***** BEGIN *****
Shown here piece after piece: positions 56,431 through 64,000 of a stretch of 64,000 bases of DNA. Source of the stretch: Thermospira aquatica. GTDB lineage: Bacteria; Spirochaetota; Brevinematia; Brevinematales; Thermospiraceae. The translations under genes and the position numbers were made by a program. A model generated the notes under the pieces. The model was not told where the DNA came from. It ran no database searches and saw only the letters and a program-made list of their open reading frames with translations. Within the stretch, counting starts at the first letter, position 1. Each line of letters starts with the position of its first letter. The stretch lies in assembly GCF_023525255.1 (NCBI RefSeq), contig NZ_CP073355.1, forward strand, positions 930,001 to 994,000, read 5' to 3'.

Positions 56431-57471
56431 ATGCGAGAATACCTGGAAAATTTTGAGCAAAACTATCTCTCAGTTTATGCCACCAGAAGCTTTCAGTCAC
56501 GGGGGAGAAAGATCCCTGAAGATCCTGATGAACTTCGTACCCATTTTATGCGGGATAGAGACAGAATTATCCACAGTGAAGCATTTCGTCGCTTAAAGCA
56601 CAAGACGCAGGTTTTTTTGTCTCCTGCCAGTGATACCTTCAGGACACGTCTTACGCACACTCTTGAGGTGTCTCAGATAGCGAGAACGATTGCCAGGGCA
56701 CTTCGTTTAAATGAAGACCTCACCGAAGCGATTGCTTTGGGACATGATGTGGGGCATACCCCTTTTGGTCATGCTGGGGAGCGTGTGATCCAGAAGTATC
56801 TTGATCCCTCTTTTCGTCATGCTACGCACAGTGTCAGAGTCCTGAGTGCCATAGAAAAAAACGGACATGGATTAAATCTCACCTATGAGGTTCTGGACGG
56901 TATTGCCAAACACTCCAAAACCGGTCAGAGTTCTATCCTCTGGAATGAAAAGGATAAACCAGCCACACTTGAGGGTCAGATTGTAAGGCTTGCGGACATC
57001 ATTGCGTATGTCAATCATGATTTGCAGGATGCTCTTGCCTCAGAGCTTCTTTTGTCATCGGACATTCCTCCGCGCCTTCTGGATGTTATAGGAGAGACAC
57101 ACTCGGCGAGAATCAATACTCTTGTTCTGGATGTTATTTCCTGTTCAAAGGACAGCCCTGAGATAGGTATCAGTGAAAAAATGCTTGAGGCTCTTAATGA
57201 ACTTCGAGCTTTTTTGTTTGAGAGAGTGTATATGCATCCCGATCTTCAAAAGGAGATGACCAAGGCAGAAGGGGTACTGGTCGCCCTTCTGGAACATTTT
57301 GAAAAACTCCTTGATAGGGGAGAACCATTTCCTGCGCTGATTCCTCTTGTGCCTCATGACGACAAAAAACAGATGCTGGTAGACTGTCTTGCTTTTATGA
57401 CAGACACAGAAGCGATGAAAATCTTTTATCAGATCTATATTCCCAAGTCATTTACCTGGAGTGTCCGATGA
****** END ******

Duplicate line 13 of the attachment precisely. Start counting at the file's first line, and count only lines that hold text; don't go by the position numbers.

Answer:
57401 CAGACACAGAAGCGATGAAAATCTTTTATCAGATCTATATTCCCAAGTCATTTACCTGGAGTGTCCGATGA